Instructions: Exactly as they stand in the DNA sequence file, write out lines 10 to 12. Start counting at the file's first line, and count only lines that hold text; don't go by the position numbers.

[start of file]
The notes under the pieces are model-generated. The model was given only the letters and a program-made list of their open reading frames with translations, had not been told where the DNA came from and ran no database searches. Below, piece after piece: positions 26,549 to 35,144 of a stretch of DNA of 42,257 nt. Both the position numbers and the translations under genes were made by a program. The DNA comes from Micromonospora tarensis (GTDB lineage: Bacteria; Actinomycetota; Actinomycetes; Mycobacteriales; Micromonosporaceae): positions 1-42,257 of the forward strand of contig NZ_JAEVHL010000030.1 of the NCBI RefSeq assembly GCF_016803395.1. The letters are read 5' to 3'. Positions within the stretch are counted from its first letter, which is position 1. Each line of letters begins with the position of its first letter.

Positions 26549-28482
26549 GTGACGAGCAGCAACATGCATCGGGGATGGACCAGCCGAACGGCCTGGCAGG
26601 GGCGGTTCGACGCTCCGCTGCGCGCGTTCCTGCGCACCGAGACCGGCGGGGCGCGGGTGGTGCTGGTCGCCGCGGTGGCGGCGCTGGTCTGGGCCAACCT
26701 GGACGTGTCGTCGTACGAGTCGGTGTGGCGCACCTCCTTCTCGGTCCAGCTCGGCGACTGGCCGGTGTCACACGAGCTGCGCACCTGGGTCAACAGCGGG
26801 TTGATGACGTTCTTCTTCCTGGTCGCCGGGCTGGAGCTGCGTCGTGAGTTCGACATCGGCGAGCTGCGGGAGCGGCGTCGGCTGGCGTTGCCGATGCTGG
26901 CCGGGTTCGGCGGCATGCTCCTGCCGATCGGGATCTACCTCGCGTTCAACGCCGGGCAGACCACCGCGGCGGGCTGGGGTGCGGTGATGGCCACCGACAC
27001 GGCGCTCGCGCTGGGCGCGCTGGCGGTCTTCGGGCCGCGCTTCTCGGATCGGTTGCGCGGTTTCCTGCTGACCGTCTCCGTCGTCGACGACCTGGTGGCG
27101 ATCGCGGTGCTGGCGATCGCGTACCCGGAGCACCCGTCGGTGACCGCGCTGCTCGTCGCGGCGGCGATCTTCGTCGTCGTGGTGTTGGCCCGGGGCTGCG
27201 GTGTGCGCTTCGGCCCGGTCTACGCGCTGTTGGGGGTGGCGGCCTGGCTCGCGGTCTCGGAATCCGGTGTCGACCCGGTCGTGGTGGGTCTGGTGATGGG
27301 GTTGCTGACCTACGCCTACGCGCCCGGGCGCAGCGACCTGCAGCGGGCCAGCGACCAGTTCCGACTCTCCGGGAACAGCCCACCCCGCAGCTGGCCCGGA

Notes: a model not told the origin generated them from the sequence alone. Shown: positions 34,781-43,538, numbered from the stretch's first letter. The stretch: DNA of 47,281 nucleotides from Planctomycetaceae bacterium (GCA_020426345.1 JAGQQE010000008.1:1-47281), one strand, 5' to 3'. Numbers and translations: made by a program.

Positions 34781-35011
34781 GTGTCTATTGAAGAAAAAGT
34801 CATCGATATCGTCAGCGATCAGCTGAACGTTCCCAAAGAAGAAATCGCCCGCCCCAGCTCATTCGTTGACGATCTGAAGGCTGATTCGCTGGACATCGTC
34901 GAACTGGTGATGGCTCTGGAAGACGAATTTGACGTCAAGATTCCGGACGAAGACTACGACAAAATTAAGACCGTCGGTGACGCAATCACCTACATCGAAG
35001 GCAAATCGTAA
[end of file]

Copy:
27201 GTGTGCGCTTCGGCCCGGTCTACGCGCTGTTGGGGGTGGCGGCCTGGCTCGCGGTCTCGGAATCCGGTGTCGACCCGGTCGTGGTGGGTCTGGTGATGGG
27301 GTTGCTGACCTACGCCTACGCGCCCGGGCGCAGCGACCTGCAGCGGGCCAGCGACCAGTTCCGACTCTCCGGGAACAGCCCACCCCGCAGCTGGCCCGGA

Notes: a model not told the origin generated them from the sequence alone. Shown: positions 34,781-43,538, numbered from the stretch's first letter. The stretch: DNA of 47,281 nucleotides from Planctomycetaceae bacterium (GCA_020426345.1 JAGQQE010000008.1:1-47281), one strand, 5' to 3'. Numbers and translations: made by a program.